### Video Transcript

Find, if any, the local maxima and local minima of the function π of π₯ is equal to π to the power of negative π₯ to the fourth power.

The question gives us a function π of π₯ which is an exponential function composed with a polynomial. And it wants us to find all of the local maxima and local minima of this function if any of these exist. The first thing we need to recall when weβre asked to find the local maxima and local minima of any function is that local extrema always occur at critical points of our function. And we say that π₯ is equal to π is a critical point of the function π of π₯ if π prime of π is equal to zero or π prime of π does not exist.

So, to find the local extrema, we need to find the critical points. And to do that, we need to find an expression for π prime of π₯. We see that π of π₯ is the composition of two functions; itβs the composition of an exponential function and a polynomial. So, to differentiate this, weβre going to need to use the chain rule. The chain rule tells us if we have π’ is a function of π£, and π£ in turn is a function of π₯, then the derivative of π’ of π£ of π₯ is equal to π£ prime of π₯ times π’ prime evaluated at π£ of π₯.

So, to use the chain rule on our function π of π₯, weβll set π£ to be our inner function negative π₯ to the fourth power. This gives us that π of π₯ is equal to π to the power of π£. So, now, we can see weβve rewritten π of π₯ to be a function of π£. To use the same notation in our chain rule, weβll set π’ to be π to the power of π£. So, by the chain rule, we have π prime of π₯ is equal to π£ prime of π₯ times π’ prime evaluated at π£ of π₯.

So, letβs find expressions for π’ prime of π₯ and π£ prime of π₯. Letβs start with π£ prime of π₯. Itβs the derivative of negative π₯ to the fourth power with respect to π₯. And we can do this by the power rule for differentiation. We multiply by the exponent of π₯, which is four, and reduce this exponent by one. We get π£ prime of π₯ is equal to negative four π₯ cubed.

Letβs now find an expression for π’ prime of π£. Thatβs the derivative of π to the power of π£ with respect to π£. In fact, we know the derivative of the exponential function is just equal to itself. So, π’ prime of π£ is also equal to π to the power of π£. Substituting in our expressions for π£ prime, π’ prime, and π£ of π₯, we get that π prime of π₯ is equal to negative four π₯ cubed times π to the power of negative π₯ to the fourth power.

And remember, weβre looking for the critical points of this function. So, weβre looking for values where our derivative does not exist or values where the derivative is equal to zero. In our case, we can see the domain of π prime of π₯ is all real numbers. It exists for any real value of π₯. So, our only critical points will be the values where our derivative is equal to zero. So, letβs solve π prime of π₯ is equal to zero.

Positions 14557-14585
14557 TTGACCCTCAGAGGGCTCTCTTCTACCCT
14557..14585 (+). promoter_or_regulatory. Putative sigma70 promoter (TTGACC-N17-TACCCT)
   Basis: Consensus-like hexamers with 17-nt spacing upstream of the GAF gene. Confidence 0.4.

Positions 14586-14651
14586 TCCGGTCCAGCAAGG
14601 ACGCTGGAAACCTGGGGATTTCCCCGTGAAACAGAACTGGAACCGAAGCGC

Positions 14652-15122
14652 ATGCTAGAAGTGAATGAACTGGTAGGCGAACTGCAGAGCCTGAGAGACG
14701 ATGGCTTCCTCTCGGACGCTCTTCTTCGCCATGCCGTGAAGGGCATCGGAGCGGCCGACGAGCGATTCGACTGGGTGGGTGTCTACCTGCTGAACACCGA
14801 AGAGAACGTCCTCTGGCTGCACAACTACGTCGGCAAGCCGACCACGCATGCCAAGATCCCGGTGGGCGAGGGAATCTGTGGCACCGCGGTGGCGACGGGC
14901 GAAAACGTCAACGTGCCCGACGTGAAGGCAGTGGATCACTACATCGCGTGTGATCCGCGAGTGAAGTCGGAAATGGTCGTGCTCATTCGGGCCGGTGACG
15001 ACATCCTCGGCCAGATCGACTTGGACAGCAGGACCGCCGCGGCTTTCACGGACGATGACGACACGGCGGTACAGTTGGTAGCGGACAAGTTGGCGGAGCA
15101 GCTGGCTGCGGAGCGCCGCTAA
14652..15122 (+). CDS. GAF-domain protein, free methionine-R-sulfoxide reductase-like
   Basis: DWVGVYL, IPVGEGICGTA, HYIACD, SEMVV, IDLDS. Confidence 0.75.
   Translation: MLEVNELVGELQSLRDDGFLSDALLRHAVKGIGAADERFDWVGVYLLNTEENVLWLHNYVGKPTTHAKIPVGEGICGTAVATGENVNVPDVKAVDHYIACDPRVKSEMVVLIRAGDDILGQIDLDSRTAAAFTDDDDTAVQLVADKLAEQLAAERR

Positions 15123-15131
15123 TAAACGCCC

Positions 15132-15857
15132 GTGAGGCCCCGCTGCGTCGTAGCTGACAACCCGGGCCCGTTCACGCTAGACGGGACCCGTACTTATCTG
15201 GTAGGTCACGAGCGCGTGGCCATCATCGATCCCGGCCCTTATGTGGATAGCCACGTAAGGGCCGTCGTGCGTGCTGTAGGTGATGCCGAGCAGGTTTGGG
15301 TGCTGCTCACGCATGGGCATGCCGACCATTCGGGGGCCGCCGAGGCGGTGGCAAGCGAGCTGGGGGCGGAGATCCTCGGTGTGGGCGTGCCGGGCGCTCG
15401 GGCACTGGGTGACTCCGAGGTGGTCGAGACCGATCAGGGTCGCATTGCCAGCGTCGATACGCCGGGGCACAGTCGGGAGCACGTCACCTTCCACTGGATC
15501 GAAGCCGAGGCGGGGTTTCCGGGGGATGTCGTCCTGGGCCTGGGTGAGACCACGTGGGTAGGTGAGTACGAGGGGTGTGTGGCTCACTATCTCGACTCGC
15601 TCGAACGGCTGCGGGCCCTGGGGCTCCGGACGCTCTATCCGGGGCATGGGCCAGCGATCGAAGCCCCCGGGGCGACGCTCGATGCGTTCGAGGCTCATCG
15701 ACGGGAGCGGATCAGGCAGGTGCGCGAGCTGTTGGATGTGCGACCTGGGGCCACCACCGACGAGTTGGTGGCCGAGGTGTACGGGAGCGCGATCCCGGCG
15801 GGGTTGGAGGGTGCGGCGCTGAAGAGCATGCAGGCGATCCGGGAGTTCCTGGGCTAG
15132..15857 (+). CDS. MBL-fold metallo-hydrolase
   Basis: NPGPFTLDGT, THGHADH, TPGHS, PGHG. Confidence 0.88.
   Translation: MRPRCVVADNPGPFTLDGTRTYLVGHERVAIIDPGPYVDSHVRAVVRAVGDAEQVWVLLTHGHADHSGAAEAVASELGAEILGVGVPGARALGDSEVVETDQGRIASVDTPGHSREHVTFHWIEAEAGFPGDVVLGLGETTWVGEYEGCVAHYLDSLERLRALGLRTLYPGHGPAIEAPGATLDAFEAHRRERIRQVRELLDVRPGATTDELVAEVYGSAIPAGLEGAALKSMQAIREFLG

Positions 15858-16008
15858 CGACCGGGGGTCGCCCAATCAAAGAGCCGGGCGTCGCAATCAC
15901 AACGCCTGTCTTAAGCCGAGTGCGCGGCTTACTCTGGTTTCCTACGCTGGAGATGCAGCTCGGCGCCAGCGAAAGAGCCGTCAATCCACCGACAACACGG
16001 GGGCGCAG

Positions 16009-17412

We can see that π prime of π₯ is the product of two functions. And the product of two functions is equal to zero means that one of these two factors must be equal to zero. So, either negative four π₯ cubed is equal to zero or π to the power of negative π₯ to the fourth power is equal to zero. But π is a positive number, so π raised to the power of any value will be positive. So, π to the power of negative π₯ to the fourth power is positive for all values of π₯, so it canβt be equal to zero.

This means our only critical points of the function π of π₯ will be when negative four π₯ cubed is equal to zero. And, of course, the only solution to negative four π₯ cubed is equal to zero is when π₯ is equal to zero. So, our only possible value for a local extrema is when π₯ is equal to zero.

We now need to check what type of point this is. Weβll do this by using the first derivative test. To use the first derivative test, we want to evaluate the derivative of our function π around all of our critical points. Our only critical point was when π₯ is equal to zero. So, weβll check the derivative below zero at negative one and above zero at one. Remember, we already showed that π₯ is equal to zero was a critical point by showing π prime of zero is equal to zero. So, we can fill this value in our table if we want.

Letβs fill in the rest of the values of our table. Weβll start by finding π prime of negative one. Itβs equal to negative four times negative one cubed times π to the power of negative one times negative one to the power of four. Which we can simplify to give us four π to the power of negative one. And the information weβre interested in here is this is the product of two positive numbers. So, this is positive. So, the slope of our function is positive at π₯ is equal to negative one.

Letβs now do the same for π₯ is equal to one. We get π prime of one is equal to negative four times one cubed times π to the power of negative one times one to the fourth power. Which we can simplify to give us negative four times π to the power of negative one. This time, this is a negative number multiplied by a positive number, so this is less than zero. So, the slope of our function π is negative when π₯ is equal to one.

Letβs draw a quick sketch of what weβve shown. When π₯ is equal to negative one, our slope is positive. However, when π₯ is equal to zero, our slope is equal to zero. And when π₯ is equal to one, our slope is negative. In other words, when π₯ is equal to zero, we have a local maxima. And the last thing weβre gonna want to do is find the value of this local maxima. Weβll do this by substituting π₯ is equal to zero into our function π of π₯.

This gives us π to the power of negative one times zero to the fourth power. Thatβs π to the zeroth power, which is equal to one. Therefore, weβve shown the function π of π₯ is equal to π to the power of negative π₯ to the fourth power only has one local extrema. Itβs a local maximum at a value of one where π₯ is equal to zero.